Radiologist Salary Information

Salary ranges in radiology vary depending on a variety of factors, including geographical location, educational background and place of employment. The earning power of a radiologist also changes with experience, especially for those who maintain their base practice, rather than moving on to management or educational positions.



  • Experience plays an important role in the type and amount of salary earned by radiologists. According to, those with less than a year of experience can expect an average national salary of $49,132. Earnings go up consistently over the next few years, until the five-year mark, where the jump is a lot more significant, with professionals claiming a median salary of $194,030 per year. A good reason for this jump is that by this time, many radiologists tend to move on to other positions, including management, sales or research, so those who remain can command much higher earnings.


  • Radiologists earn different salaries based on the type of educational background they have. There are basically three ways to become a radiologist: complete a hospital training program (usually nine to 12 months), earn an Associate Degree in Radiology (two years) or complete a Bachelor's Degree in Radiologic Sciences (four years). The higher the degree, the more chances for advancement and the higher the salaries that can be earned, especially after experience becomes relevant. For example, graduates from a hospital program can expect to earn under $50,000, while those with a Bachelor's will more likely earn over $70,000.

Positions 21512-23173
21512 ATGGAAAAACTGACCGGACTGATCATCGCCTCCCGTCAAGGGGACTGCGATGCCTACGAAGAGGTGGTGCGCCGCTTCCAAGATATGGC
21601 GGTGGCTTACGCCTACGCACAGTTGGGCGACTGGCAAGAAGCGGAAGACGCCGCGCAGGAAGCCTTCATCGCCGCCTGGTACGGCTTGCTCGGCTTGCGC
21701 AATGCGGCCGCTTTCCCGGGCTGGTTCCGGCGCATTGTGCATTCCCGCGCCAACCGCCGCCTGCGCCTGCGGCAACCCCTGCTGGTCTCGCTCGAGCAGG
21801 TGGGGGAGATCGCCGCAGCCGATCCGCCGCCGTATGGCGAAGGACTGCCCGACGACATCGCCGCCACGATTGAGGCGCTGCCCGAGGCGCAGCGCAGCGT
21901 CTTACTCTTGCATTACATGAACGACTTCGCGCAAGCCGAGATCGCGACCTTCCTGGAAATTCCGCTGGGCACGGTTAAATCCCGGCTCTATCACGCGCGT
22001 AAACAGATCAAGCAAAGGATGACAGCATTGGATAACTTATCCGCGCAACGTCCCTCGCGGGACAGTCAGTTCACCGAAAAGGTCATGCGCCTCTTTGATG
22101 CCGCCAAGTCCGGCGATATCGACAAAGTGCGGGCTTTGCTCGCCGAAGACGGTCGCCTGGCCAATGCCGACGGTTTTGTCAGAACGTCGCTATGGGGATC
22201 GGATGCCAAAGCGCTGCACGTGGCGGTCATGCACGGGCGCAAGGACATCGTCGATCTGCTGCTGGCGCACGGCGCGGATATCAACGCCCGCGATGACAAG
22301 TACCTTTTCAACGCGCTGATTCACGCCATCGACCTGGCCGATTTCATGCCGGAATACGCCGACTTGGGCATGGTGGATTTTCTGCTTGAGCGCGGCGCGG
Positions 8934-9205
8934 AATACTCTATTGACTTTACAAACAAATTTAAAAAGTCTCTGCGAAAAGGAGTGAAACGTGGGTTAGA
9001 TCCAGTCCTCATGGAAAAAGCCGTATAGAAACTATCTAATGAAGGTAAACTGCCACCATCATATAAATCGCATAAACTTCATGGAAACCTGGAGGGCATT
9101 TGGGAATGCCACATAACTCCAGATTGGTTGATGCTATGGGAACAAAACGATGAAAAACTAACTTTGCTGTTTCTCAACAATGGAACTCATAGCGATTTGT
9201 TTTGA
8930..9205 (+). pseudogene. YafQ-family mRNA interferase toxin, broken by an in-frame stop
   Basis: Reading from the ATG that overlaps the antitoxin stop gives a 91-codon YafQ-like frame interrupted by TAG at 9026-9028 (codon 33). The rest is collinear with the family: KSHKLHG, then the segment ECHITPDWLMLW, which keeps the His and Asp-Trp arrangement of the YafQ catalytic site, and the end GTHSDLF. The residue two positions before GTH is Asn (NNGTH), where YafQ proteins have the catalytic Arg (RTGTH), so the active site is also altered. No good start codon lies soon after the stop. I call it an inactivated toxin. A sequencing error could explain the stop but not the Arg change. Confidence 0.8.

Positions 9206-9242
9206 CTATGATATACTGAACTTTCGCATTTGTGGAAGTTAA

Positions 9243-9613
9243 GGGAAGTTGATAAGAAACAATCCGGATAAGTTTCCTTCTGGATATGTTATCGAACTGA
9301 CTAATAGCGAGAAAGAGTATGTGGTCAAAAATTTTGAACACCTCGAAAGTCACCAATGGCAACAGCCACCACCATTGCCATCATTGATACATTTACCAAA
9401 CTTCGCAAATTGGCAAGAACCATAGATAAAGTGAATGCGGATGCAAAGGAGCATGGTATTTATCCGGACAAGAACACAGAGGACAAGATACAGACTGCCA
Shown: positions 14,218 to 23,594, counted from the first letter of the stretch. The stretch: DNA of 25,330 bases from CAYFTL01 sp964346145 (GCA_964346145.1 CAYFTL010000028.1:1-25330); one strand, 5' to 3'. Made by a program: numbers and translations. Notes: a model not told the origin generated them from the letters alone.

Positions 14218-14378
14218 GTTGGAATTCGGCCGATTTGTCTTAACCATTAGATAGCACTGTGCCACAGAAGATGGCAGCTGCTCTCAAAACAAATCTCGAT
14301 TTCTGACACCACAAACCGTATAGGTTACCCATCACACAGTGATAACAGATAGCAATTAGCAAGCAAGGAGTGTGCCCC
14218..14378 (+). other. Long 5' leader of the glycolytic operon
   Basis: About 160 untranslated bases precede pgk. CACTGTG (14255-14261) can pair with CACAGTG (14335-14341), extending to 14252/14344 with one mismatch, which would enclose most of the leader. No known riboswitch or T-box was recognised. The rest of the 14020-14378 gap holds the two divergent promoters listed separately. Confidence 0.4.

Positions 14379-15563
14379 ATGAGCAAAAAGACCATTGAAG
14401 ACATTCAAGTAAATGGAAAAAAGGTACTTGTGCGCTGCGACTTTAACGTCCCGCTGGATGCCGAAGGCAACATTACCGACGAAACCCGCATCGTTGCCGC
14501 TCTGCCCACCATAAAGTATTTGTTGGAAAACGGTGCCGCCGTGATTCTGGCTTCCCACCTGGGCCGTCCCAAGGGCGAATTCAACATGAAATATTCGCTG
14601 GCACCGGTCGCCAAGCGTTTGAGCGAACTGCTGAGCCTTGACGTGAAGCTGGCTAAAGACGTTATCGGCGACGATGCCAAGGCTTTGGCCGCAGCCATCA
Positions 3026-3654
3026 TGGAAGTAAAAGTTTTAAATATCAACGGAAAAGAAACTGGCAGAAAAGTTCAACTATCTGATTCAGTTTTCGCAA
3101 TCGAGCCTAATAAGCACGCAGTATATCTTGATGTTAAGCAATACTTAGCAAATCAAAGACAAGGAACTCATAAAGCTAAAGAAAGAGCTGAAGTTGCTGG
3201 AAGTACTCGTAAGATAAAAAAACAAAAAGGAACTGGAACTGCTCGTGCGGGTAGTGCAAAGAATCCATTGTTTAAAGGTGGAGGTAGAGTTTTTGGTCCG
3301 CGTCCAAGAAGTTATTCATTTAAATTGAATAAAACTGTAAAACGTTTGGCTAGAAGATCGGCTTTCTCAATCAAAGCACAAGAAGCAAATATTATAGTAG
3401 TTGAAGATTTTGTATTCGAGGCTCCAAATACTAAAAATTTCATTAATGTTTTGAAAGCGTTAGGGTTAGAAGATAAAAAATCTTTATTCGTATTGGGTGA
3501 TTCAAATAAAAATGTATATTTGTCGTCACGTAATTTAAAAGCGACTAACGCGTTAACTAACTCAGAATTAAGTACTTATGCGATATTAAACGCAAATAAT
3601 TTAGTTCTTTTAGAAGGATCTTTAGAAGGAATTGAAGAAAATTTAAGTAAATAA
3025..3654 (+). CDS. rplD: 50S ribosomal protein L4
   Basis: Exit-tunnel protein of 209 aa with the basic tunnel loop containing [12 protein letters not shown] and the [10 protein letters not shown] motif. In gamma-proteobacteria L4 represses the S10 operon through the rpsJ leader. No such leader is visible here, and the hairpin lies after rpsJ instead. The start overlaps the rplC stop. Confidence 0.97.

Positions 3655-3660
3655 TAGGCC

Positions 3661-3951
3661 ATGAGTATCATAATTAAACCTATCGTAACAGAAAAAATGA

• The U.S. Department of Labor estimates the hourly rate for a radiologist to start at about $14. Certain cities, like Orlando and Houston, pay in that range, as do entry-level positions for recent graduates. The hourly rate goes up as experience increases or depending on location.
  • Radiologists in Ohio earns an average of $24.57 an hour, while those with more than five years of experience can expect rates as high as $30.97 an hour.


  • Radiologists' earnings vary significantly from one state to the next. Surprisingly, salaries for radiologists do not seem to correspond with the cost of living of a specific state. For example, in New York State, where medical professionals tend to have higher salaries, radiologists earn a median salary of $80,000 a year. Californian radiologists, on the other hand, earn an average of $204,257. The lower salaries are in some of the Southern states, such as Texas, where the median annual salary for a radiologist is $48,696.